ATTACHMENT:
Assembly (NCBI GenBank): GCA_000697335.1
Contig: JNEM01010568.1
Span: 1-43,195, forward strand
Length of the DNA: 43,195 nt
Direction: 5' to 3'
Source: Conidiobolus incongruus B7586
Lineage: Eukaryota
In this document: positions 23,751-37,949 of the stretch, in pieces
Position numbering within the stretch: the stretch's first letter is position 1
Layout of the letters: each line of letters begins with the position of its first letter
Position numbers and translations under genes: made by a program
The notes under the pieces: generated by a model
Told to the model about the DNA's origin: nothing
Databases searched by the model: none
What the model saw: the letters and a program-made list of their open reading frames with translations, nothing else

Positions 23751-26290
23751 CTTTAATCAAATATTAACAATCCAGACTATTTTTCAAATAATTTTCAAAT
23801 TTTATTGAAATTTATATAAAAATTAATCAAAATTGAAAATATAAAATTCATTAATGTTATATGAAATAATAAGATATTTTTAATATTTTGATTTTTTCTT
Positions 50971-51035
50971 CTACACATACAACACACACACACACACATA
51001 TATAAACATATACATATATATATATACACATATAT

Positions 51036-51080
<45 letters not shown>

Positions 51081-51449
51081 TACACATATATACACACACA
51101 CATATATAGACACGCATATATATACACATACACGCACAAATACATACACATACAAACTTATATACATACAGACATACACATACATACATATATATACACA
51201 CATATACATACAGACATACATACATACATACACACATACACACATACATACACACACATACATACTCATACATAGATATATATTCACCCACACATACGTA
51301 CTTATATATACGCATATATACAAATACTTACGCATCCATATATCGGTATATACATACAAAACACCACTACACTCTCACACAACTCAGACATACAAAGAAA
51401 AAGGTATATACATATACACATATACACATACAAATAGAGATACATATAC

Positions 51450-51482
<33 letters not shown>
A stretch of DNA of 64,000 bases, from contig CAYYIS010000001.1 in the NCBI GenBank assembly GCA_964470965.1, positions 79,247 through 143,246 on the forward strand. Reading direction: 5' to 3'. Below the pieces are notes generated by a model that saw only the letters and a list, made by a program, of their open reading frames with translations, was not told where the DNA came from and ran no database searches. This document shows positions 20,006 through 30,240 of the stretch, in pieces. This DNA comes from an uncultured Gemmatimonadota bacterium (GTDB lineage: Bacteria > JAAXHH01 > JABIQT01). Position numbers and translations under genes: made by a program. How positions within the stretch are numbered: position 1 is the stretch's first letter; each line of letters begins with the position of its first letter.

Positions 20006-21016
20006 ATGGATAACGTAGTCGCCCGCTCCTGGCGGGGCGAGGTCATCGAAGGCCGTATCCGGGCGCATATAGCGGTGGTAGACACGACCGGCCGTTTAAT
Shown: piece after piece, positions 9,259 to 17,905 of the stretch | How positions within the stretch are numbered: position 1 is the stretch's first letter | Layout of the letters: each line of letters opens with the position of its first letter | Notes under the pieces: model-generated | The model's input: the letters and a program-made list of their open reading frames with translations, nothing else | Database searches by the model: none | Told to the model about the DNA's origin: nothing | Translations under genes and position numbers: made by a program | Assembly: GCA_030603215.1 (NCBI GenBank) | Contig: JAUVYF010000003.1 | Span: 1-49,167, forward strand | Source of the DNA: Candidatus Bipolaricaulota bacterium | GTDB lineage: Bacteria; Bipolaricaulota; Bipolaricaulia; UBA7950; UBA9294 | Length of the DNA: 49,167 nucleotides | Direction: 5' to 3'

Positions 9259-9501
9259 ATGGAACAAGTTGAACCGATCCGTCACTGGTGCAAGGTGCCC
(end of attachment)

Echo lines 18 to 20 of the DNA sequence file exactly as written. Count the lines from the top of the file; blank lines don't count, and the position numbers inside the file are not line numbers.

23801 TTTATTGAAATTTATATAAAAATTAATCAAAATTGAAAATATAAAATTCATTAATGTTATATGAAATAATAAGATATTTTTAATATTTTGATTTTTTCTT
Positions 50971-51035
50971 CTACACATACAACACACACACACACACATA